And the answer is… B) Atheism.
Having grown up in a Christian home, the idea of believing in God was not foreign to me. Church on a Sunday was normal, youth groups on a Friday was a thing we did… I mean, where else would you meet girls right? I believe these were all good things. I think they taught me particular morals, opened me up to lots of different types of people growing up and gave an amazing bunch of close friends growing up. I mean hey, it’s where I met my main man of 13 years now and my amazing wife of 4 (just celebrated being together for 10).
Of all the good things it showed me, I think one of the things it also reinforced is that I grew up only knowing things from a Christian point of view and to be honest, a lot of the people I knew then were probably uninformed and arrogant about what they thought.
Looking into philosophy, it was so interesting to look at ancient beliefs and the way in which we have worked out some of life’s mysteries over the years. I think it has been eye-opening to the way in which people think. People are so different and I am only really learning that now.
I realise that I had a fairly sheltered view of world beliefs – of everything really. So I decided to try to look at life through the lens of someone else. Of someone else’s culture, upbringing and life experience. I decided to learn more about different religions and world views over time, starting with atheism. This isn’t to say that I’m going to just blindly agree with anything I read or hear, but I want to understand these views more so that when I meet people who hold them I come across in a way that isn’t me vs them. Louis Theroux is one of my favourite documentarians, the reason being that he comes in to weird and wonderful situations with no judgment. Some of the stuff he sees is horrendous (in my opinion) but he just goes and learns and attempts to ask them questions to make them think. He is a genius. I want to be like that with life. Not assuming I know best, but understanding why people believe what they do.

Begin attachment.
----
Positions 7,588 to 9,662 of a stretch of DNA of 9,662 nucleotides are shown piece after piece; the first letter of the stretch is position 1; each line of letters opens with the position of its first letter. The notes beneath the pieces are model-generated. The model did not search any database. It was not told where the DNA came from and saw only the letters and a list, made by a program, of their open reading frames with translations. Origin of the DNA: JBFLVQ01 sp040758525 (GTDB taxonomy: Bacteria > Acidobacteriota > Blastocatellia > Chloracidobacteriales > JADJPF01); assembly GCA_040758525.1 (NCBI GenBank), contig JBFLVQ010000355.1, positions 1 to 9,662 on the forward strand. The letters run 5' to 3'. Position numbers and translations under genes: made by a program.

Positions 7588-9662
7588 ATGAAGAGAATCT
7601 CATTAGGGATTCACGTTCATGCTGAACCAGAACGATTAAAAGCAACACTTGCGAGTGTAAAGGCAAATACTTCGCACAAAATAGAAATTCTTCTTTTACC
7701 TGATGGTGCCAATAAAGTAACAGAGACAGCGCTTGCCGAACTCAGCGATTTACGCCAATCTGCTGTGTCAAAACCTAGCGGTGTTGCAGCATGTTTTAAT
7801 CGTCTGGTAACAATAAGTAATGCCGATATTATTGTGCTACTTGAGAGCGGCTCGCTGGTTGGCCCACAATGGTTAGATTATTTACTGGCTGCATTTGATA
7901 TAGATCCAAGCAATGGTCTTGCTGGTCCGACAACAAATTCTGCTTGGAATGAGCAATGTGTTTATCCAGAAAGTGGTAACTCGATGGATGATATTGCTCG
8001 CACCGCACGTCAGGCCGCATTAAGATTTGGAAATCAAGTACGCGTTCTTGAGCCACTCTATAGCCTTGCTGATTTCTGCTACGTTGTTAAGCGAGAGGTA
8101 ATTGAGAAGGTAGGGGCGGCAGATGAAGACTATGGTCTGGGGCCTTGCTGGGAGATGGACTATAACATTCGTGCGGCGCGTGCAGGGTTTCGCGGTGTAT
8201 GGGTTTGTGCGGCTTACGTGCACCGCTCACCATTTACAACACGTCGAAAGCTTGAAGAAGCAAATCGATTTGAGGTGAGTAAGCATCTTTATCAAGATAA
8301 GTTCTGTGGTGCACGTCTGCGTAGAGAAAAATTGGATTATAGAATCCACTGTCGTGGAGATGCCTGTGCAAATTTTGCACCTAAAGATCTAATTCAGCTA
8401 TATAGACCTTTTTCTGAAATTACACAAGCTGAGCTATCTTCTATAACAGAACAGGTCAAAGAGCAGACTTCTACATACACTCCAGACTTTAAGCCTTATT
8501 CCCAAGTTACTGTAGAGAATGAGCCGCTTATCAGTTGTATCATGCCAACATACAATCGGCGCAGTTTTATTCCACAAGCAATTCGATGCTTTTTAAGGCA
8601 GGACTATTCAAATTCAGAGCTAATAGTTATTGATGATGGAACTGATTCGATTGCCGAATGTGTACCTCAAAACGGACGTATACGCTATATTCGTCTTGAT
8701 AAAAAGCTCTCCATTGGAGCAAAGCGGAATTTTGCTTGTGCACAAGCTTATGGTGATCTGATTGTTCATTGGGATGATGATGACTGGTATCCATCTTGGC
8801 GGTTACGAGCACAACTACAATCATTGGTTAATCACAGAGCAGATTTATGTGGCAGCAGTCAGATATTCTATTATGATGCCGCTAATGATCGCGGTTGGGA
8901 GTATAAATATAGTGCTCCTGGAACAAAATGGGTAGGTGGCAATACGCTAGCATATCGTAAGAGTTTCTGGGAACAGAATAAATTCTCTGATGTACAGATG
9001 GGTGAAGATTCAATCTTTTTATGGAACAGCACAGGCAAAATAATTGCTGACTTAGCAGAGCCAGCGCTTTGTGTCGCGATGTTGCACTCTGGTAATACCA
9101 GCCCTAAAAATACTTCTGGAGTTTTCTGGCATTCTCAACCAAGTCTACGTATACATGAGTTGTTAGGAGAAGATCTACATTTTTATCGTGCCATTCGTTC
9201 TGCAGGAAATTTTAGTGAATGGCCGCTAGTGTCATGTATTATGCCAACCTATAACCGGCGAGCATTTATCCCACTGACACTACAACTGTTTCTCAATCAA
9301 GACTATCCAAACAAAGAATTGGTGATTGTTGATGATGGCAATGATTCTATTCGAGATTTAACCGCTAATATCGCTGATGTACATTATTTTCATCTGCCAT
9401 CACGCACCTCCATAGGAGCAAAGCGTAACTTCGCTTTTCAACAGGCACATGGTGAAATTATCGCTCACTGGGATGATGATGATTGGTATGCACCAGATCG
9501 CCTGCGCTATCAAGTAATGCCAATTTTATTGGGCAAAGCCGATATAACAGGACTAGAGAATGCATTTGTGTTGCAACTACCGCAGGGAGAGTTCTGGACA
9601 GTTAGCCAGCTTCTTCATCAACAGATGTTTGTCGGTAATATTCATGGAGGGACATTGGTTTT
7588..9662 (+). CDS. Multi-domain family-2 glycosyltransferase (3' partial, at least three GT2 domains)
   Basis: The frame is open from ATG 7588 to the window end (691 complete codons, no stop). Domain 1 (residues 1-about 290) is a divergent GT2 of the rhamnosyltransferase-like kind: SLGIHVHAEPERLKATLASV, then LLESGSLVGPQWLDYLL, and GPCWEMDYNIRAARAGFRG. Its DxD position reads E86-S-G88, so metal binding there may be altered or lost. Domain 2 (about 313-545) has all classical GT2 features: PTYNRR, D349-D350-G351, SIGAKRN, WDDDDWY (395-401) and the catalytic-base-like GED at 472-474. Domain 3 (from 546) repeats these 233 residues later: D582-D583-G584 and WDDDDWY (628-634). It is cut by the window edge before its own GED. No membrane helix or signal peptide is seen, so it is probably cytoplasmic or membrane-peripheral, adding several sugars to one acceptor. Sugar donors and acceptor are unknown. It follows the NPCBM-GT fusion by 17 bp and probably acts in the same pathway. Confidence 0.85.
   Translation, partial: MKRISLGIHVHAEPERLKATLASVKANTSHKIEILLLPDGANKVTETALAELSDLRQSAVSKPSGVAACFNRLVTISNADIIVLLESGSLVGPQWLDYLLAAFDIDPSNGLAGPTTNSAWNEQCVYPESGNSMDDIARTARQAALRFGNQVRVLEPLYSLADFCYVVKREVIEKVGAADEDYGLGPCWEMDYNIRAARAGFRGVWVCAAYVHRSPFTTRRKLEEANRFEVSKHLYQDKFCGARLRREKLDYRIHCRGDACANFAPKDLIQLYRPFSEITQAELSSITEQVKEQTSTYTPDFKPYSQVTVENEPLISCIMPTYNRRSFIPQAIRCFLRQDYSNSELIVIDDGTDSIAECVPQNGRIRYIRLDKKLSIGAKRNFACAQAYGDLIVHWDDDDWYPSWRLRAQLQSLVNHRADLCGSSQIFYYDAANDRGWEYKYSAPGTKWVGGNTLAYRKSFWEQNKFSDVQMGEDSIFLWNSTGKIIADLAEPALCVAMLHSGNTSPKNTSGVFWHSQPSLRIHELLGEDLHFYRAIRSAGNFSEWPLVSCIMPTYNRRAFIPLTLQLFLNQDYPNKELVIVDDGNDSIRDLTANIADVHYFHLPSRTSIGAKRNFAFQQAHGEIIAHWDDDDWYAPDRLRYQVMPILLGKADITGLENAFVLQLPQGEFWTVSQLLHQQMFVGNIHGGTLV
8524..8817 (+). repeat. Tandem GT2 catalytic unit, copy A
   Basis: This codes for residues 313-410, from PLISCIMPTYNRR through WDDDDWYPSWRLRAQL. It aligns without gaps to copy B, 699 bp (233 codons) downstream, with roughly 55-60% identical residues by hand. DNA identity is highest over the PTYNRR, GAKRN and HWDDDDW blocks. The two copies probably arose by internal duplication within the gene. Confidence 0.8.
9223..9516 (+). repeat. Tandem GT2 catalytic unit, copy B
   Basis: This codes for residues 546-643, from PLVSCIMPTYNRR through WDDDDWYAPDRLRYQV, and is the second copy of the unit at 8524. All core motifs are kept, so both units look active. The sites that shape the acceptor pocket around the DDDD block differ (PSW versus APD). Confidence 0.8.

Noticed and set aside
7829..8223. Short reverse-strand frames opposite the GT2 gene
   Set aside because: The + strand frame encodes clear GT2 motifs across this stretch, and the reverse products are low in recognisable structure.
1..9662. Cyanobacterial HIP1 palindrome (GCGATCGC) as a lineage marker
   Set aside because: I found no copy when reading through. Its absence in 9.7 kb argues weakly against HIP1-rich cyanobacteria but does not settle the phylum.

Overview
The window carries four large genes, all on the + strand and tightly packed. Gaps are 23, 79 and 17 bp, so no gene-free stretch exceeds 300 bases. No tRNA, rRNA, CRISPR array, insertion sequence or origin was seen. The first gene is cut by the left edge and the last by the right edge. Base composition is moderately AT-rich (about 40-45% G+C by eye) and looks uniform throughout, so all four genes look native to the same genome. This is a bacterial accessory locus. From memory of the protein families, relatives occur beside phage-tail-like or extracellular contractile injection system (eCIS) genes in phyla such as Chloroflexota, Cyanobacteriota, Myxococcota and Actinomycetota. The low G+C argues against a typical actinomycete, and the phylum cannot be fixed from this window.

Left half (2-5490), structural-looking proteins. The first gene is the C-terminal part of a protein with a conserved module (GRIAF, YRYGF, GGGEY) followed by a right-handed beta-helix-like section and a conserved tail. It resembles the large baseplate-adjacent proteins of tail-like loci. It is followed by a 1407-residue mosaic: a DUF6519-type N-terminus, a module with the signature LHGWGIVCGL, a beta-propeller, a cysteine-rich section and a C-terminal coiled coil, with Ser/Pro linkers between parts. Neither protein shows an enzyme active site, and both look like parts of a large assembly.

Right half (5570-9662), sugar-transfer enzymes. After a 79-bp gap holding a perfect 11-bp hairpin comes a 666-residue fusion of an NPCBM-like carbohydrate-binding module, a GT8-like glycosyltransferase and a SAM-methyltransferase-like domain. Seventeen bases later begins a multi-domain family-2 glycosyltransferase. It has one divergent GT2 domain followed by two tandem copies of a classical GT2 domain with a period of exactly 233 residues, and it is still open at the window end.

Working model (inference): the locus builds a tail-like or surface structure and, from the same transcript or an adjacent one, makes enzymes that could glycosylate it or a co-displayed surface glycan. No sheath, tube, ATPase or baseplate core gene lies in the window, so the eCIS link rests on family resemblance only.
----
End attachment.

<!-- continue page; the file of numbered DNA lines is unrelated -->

So, looking into atheism was fascinating. It’s so hard to describe everything I learnt about because I read so many things as well as talking to friends and watching videos. The biggest thing that I disliked about the process was seeing a sense of arrogance from that side of the story. Many people who feel strongly as an atheist seemed to think that anyone else was stupid or brainwashed, that they needed something to believe in because they couldn’t cope. This I found hard, because a lot of the people I know on the other side of the fence are actually some of the cleverest, most logical and content people I have met. Talking to people, there are many reasons why people are atheists too, ranging from logical thought, to scientific understandings about the earth, to not being able to trust a God who would let their child die.
I could go on for ages about this. I could probably write a book on all that I learnt but I think the biggest thing I got from it is that everyone I met was a real life human, with real life problems and feelings and reasons for what they thought. The best part for me wasn’t necessarily talking about un-belief. It was just being with people and hearing stories from their lives. Hearing good things and bad things. At the end of the day, feeling a little more known because of it is only a good thing for both people. The best thing we can do is not assume that we know why people are who they are, and attempt to hear them. If both parties do this, a real conversation can then take place without built-up emotion or frustration or even anger.
I still have lots of questions and I aim to never stop asking, but it feels good to have a better understanding of what’s going on from all sides so that I can understand and learn to like people no matter what they think, as surely that is where it all starts.